The Grammy Awards continue a historical pattern ignoring artists of color

Media Credit: Lily Speredelozzi | Assistant Photo Editor

While fans certainly can’t expect Beyoncé to win every award she is nominated for, it’s baffling that the most awarded artist in history has not won Record of the Year or Album of the Year even once.

International superstar Beyoncé made history Sunday when she became the artist with the most Grammy awards in history – 32 and counting.

But while that number seems like an extraordinary feat, Beyoncé has only won in a major Grammy category once – when “Single Ladies” was named Song of the Year in 2010 – despite 17 nominations for Record, Song and Album of the Year altogether. So when she was up for the three major categories yet again in 2023 with her critically acclaimed, experimental seventh solo studio album “RENAISSANCE,” fans and music critics alike were shocked when she didn’t come out on top.

Out of her 88 total nominations since 1999, virtually all of Beyoncé’s 32 awards have been in R&B, Rap or Urban Contemporary categories. Best Urban Contemporary Album, which Beyoncé won in 2017 and 2019, has since been renamed to Best Progressive R&B Album in 2020 after artists like Tyler, the Creator called the name a “backhanded compliment” and voiced concerns about racial connotations. The Recording Academy televises about 90 percent of the awards for genre-specific categories in the Grammys pre-show instead of the main ceremony, delegating them to a less influential platform and occasion. Despite decorating Beyoncé with the most Grammy awards of all time, the academy has neglected her revolutionary and universal contributions to the music industry as a result of minimizing her recognition in the nationally broadcasted show.

“RENAISSANCE” debuted at number one on the Billboard charts this summer and instantly broke the Spotify record for the most streamed album in a single day by a female artist, garnering more than 40 million listens. “RENAISSANCE” was not only a genre-bending and revolutionary return to house music – it also paid homage with proper credit to the ballroom and drag artists from the 1980s and 1990s who inspired the album.

After losing the coveted Album of the Year award for the third time in 2016 with her smash hit “Lemonade,” which even drew criticism from Adele, who won the award that year, fans and music critics alike thought the fourth time would be a charm in 2023. “RENAISSANCE” was not just an album but an immersive experience, with each track blending together to perfection. So when Harry Styles’ nonexperimental third album “Harry’s House” was announced as the winner, audiences were shocked. That shock turned into frustration and even anger when Styles got up to the podium and declared that “this doesn’t happen to people like me very often.” Fans argued that it’s difficult to think of a group of people who are awarded by the Grammys more.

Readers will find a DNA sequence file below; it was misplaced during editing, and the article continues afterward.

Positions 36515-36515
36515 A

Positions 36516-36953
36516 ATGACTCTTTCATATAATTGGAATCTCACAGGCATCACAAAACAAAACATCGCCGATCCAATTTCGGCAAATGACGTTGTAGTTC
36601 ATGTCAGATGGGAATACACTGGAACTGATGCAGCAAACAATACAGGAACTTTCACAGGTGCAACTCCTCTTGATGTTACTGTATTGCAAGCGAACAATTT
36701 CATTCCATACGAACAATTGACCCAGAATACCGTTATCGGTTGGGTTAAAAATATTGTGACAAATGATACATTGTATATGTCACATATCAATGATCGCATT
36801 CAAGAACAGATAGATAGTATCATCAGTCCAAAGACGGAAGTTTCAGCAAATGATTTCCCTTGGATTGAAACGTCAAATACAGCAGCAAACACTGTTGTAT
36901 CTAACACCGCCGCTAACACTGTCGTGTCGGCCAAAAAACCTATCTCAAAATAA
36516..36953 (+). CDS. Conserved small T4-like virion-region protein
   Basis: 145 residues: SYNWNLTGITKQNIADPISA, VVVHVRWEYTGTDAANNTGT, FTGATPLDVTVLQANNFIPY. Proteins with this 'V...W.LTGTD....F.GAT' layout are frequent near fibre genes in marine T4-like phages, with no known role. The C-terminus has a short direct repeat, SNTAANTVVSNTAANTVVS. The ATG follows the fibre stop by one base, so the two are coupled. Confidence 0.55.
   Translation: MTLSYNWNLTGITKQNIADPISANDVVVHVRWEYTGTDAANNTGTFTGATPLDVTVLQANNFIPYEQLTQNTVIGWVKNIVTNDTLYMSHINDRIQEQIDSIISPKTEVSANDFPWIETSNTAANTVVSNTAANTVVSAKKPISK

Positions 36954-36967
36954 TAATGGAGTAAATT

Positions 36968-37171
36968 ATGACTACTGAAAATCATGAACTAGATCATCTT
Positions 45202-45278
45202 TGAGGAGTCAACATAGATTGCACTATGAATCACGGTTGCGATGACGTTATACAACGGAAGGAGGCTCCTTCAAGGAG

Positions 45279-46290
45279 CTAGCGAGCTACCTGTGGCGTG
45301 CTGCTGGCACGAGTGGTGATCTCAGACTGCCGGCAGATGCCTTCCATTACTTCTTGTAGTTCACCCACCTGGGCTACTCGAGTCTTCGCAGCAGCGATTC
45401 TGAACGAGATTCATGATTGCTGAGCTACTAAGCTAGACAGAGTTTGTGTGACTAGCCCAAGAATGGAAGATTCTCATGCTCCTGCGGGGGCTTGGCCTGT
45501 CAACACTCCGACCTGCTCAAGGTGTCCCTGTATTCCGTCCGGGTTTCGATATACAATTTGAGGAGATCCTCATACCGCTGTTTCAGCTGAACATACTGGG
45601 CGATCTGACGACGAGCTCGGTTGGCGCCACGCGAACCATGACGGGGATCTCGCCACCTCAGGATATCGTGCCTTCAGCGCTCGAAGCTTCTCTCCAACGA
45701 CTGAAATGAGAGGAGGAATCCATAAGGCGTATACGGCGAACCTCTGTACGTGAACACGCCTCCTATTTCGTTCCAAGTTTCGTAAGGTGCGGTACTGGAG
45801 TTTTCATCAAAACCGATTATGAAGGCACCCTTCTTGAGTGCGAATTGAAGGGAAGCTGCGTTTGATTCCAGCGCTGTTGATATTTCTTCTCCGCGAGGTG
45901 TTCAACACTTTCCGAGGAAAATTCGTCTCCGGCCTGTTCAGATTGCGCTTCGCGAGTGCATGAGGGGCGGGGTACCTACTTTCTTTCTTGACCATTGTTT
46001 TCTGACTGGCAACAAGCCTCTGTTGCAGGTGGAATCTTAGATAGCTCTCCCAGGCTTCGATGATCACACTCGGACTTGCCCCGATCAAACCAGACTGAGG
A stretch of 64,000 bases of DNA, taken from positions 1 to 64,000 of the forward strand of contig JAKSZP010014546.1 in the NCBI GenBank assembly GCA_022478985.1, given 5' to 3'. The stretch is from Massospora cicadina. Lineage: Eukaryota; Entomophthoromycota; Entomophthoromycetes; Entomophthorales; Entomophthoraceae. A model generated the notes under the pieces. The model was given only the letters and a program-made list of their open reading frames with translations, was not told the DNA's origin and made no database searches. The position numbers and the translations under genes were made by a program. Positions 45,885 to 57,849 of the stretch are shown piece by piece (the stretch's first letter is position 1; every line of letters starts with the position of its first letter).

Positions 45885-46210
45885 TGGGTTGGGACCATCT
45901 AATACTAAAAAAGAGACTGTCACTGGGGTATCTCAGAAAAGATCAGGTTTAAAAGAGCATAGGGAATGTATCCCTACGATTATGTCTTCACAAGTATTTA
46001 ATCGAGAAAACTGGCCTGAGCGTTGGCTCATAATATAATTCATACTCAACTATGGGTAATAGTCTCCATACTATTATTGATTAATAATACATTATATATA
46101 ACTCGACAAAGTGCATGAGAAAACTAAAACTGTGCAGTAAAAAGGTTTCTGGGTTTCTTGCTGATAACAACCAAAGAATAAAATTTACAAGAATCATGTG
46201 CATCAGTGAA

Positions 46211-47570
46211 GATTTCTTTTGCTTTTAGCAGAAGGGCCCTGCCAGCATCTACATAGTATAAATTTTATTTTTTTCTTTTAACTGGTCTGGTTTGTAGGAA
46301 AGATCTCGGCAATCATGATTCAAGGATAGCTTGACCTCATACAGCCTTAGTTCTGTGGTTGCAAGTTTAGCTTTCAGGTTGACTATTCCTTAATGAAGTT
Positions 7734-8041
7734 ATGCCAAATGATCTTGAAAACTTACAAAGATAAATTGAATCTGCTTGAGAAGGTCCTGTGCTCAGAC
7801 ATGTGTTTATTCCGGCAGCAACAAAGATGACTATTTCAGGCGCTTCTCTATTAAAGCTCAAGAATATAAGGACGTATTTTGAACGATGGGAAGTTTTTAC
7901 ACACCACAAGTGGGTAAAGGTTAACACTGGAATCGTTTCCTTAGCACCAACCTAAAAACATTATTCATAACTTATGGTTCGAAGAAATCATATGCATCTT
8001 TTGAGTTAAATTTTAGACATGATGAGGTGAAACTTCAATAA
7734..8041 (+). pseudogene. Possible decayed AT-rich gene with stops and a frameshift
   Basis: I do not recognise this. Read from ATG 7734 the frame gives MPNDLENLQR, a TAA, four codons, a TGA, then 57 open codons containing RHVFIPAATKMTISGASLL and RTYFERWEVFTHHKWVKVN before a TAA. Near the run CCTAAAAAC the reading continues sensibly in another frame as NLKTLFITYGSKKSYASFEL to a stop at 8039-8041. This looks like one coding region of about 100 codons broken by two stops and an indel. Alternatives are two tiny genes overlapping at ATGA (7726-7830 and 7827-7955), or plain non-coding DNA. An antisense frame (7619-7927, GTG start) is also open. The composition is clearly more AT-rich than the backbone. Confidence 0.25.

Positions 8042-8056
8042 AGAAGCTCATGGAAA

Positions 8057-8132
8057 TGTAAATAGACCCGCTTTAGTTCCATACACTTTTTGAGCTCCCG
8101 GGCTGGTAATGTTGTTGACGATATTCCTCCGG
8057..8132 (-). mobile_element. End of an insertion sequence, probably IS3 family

Styles’ puzzlingly tone-deaf comment neglected the decades-long lineage of white artists who have monopolized Album of the Year throughout Grammys history, especially after being up against artists like Beyoncé, Bad Bunny and Lizzo. As one of the most rich and famous musicians in the world since he appeared on The X Factor when he was just 16, the justification his fans scraped together about his small town upbringing didn’t hold up. He may not have meant any harm, but his statement reflects the rampant inequity of the awards show year after year.

A Black woman has not won Album of the Year in more than two decades since rap artist Lauryn Hill won in 1999 for “The Miseducation of Lauryn Hill.” And while fans certainly can’t expect Beyoncé to win every award she is nominated for, it’s baffling that the most awarded artist in history has not won Record of the Year or Album of the Year even once throughout her career.

Accusations that highly awarded artists like Beyoncé are “overrated” only go so far when looking at the facts. White industry talent has consistently raked in the top honors of the Grammys year in and year out – just 11 Black artists have won Album of the Year in the show’s 65-year history. Styles as an artist draws stylistic and fashion inspiration from the very culture “RENAISSANCE” samples, but Beyoncé gives those artists concrete credit in her work instead of simply borrowing aesthetics. She even thanked the queer community for “inventing the genre” in her historic acceptance speech for Best R&B Song.

When the academy votes next year, they must turn their empty gestures like renaming categories into concrete acknowledgements and awards for the artists it claims to celebrate. They may have renamed the “Urban Contemporary” category, but they continue to put Black artists in a box time and time again – a testament to the academy’s historic racial bias.

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